So, it's a trade-off. You have to decide if you want the higher pay rate with net metering or the lower fees with VDER. Your best bet is to talk to your utility provider to see which option works best for your situation. Either way, going solar in New York is still a solid way to save money and do your part for the environment.

» GREENEST STATES: New York ranks No. 8 in 2024

How much are solar panels in New York?

Before considering the federal solar tax credit, solar panel costs in New York typically range from $10,885 to $31,100. On the higher end, Sasha in the Bronx, New York, told us they invested $50,000 going solar.

Average solar panel installation cost by system size in New York

Solar resources in New York

Below are some additional resources to help New York homeowners invest in solar and other energy-saving upgrades.

Find solar companies in New York

A good solar company helps you navigate local incentives, permitting and net metering policies. Compare our choices for the top solar companies in New York to learn more.

Find a Solar Energy partner near you.


    How do I know if my house is a good candidate for solar?

    It’s best to have plenty of unshaded roof space that faces south or west for optimal sun exposure. Solar photovoltaic (PV) technologies, more commonly known as solar panels, absorb sunlight and convert it into usable electricity. If you have a lot of shading around your house, they might not get enough sun to power your home. The condition of your roof matters too — if it needs replacement soon, do that before installing solar panels. Installing solar panels on an old roof might mean you have to remove the panels, replace your roof and then reinstall the panels. This will cost around $5,000 for a 19-panel setup.

    Can I get solar panels for free in New York?

    We’re not aware of a legitimate program that gives New Yorkers solar panels for free. You can, however, get a lease or enter a PPA with little to no upfront costs.

    » MORE: Free solar panels: Are they really free?

    What solar scams are common in New York?

    Watch out for door-to-door solar scams that attempt to gather your personal information, misleading claims, false advertising and aggressive sales tactics.

    How much can I save with solar panels in New York?

    Over 25 years, New York homeowners with solar panels avoid $75,242 in utility costs on average. Your current electric bill is the starting point for assessing the financial benefits of transitioning to solar energy. Knowing your average energy consumption helps determine the size and capacity of the solar system you need. Once you know this, you can figure out potential savings and how long it should take for your solar installation to pay for itself.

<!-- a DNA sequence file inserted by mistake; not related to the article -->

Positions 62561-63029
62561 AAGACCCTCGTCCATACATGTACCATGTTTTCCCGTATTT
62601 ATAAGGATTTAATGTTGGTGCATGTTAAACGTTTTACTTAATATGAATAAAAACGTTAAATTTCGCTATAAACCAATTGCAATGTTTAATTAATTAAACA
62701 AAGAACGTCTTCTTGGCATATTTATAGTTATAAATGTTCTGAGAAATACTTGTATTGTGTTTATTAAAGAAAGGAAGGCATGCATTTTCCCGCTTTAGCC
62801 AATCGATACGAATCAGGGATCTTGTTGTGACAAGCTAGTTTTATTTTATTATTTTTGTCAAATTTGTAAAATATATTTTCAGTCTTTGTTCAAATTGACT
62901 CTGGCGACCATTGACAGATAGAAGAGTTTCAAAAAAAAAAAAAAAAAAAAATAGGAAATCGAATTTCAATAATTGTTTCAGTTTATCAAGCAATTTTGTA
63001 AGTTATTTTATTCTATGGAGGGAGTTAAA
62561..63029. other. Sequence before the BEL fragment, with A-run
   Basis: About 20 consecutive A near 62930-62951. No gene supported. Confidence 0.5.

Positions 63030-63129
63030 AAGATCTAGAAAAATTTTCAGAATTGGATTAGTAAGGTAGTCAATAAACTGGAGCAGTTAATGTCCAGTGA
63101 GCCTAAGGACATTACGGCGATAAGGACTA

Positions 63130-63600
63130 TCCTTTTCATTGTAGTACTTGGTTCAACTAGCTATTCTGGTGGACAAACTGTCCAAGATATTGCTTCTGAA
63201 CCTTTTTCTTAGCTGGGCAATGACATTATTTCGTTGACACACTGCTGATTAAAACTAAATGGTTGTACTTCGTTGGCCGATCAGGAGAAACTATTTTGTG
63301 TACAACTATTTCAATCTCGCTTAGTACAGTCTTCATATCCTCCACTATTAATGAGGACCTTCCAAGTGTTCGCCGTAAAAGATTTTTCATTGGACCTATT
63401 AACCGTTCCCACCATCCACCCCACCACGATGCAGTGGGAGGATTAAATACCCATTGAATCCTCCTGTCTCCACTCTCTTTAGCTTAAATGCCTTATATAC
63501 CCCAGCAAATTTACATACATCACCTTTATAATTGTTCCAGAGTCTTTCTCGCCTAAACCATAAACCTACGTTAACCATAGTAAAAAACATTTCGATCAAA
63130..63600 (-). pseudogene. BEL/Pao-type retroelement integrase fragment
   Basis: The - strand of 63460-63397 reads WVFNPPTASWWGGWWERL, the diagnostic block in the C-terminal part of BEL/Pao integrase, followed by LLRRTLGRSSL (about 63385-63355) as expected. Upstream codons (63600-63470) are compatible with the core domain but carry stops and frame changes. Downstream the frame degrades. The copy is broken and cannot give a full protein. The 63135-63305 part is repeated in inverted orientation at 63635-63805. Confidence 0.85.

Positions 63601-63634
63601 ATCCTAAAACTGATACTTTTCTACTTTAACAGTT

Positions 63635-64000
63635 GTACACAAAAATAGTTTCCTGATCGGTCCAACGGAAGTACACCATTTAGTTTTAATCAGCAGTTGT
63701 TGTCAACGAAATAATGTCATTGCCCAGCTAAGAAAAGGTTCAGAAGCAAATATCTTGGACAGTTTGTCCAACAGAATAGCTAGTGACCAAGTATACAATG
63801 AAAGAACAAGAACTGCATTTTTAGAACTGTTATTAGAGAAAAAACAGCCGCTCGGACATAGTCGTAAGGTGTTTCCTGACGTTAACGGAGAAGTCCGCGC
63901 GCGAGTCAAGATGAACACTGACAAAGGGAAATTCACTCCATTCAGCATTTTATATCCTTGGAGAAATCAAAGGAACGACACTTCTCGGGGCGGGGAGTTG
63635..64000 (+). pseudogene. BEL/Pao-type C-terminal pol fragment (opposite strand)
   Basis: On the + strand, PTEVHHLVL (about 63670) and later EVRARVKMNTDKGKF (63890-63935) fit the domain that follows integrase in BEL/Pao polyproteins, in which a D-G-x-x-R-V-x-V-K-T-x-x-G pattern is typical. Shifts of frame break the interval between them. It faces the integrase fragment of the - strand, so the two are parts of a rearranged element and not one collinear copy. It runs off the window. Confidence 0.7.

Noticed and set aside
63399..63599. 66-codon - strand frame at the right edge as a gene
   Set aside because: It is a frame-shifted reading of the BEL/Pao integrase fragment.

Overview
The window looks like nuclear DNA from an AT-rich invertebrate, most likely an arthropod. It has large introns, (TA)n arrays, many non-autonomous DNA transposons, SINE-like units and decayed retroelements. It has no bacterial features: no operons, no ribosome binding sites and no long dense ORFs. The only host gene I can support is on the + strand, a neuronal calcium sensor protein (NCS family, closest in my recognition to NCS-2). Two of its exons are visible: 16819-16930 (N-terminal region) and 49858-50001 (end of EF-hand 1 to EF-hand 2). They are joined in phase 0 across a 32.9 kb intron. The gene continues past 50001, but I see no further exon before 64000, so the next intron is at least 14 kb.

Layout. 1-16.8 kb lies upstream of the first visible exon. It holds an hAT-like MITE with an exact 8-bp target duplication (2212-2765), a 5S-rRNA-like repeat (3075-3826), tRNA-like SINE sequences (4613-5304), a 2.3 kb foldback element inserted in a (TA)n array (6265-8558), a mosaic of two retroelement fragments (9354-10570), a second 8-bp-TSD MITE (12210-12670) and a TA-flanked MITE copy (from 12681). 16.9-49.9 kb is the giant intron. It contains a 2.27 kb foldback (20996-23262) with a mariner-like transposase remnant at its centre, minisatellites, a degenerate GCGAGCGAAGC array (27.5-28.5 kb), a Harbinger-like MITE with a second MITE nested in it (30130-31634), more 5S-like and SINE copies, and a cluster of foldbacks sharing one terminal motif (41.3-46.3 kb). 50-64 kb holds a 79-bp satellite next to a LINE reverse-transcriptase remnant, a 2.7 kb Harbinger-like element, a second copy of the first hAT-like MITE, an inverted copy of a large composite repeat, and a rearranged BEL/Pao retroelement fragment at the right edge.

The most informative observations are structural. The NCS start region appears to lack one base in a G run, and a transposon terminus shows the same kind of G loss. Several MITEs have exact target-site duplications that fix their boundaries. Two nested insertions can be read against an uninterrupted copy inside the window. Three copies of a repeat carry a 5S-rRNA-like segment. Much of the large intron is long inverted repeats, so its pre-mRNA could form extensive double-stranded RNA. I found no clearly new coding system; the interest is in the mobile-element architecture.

How can I pay for solar panels?

    Paying upfront is the most obvious way to pay for solar panels, but many don’t have that kind of money saved up. If you’re one of those people, you can finance solar panels with a solar loan. It works a lot like any other type of loan — there’s an application and approval process, and you pay it back over time (with interest). You could also go with a lease or power purchase agreement.

    » SOLAR PANELS: Lease vs. buy

    Will my property taxes go up if I get solar panels?

    Not usually. New York state offers a variety of tax breaks for installing solar power on your home including a property tax exemption if solar panels increase a home's value.

    What has New York’s investment in solar been so far?

    Total solar investments in the state equal $11.7 billion, according to the Solar Energy Industries Association.

    Bottom line

    Buying solar panels is a big upfront investment, but federal and state incentives plus New York’s generally solar-friendly policies help make it more affordable. ConsumerAffairs Research Team conducted an in-depth analysis to determine the average costs of going solar. Turns out, it’s worth it for many homeowners, particularly in New York.

    Solar costs vs. savings: New York and nearby states

    * For 100% usage offset; ** Over 25 years

    Article sources
    ConsumerAffairs writers primarily rely on government data, industry experts and original research from other reputable publications to inform their work. Specific sources for this article include:
    1. DSIRE, “New York Programs.” Accessed March 2, 2024.
    2. EnergySage, “The cost of solar panels in New York.” Accessed March 2, 2024.
    3. Solar Energy Industries Association, “New York Solar.” Accessed March 2, 2024.
    4. SolarReviews, “How much do solar panels cost in New York, 2024?” Accessed March 2, 2024.
    5. Grid City Solar, “Solar Financing, Power Purchase Agreements, and SRECs in NYC.” Accessed April 15, 2024.
    6. NYSERDA, “Residential Solar Incentives & Financing.” Accessed May 1, 2024.